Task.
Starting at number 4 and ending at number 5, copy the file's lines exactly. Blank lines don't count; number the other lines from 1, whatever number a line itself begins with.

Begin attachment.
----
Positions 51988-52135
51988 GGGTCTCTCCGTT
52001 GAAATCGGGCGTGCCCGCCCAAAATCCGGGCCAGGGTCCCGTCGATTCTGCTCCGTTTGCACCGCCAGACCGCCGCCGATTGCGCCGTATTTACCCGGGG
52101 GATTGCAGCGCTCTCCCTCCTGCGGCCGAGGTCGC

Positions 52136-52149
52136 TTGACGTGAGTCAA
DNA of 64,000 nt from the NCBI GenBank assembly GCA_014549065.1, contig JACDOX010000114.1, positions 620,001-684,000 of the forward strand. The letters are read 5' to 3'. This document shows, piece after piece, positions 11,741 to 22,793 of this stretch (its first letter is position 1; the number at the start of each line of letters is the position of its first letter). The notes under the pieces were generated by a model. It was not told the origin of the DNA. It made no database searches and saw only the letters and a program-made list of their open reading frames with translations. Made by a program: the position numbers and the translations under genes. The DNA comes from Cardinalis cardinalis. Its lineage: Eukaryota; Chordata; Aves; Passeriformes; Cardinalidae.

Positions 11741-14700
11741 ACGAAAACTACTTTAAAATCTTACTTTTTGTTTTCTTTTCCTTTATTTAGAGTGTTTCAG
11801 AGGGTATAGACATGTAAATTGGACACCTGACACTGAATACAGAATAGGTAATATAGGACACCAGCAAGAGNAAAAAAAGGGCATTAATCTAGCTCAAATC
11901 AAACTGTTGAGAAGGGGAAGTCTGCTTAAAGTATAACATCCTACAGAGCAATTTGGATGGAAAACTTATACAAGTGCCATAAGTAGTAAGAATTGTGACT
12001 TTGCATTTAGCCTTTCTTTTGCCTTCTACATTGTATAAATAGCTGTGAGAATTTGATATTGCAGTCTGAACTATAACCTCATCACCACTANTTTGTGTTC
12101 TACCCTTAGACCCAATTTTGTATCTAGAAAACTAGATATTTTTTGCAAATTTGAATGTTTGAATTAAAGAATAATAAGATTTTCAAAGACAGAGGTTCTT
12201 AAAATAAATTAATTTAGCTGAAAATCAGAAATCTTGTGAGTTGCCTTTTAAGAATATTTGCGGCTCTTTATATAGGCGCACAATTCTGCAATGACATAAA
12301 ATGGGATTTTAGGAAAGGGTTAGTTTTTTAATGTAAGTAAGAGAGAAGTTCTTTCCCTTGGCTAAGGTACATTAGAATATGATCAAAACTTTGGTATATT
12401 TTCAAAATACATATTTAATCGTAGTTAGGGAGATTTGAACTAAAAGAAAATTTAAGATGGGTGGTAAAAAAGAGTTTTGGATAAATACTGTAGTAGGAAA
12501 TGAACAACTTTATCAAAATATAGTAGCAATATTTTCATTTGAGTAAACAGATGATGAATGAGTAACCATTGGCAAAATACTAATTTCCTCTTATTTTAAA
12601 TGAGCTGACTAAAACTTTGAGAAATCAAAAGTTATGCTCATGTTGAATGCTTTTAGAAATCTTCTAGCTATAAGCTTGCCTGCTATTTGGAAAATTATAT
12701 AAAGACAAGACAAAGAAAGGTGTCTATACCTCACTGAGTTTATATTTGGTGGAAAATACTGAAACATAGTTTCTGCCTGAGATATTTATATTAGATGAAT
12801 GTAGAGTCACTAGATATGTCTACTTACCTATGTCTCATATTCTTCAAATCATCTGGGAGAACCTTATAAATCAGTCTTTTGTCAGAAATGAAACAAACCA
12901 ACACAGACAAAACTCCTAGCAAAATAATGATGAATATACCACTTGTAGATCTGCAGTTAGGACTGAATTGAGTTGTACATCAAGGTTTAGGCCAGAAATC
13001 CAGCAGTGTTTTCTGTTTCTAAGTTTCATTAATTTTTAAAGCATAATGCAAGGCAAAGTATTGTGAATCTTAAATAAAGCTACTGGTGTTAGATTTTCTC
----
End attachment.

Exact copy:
52101 GATTGCAGCGCTCTCCCTCCTGCGGCCGAGGTCGC

Positions 52136-52149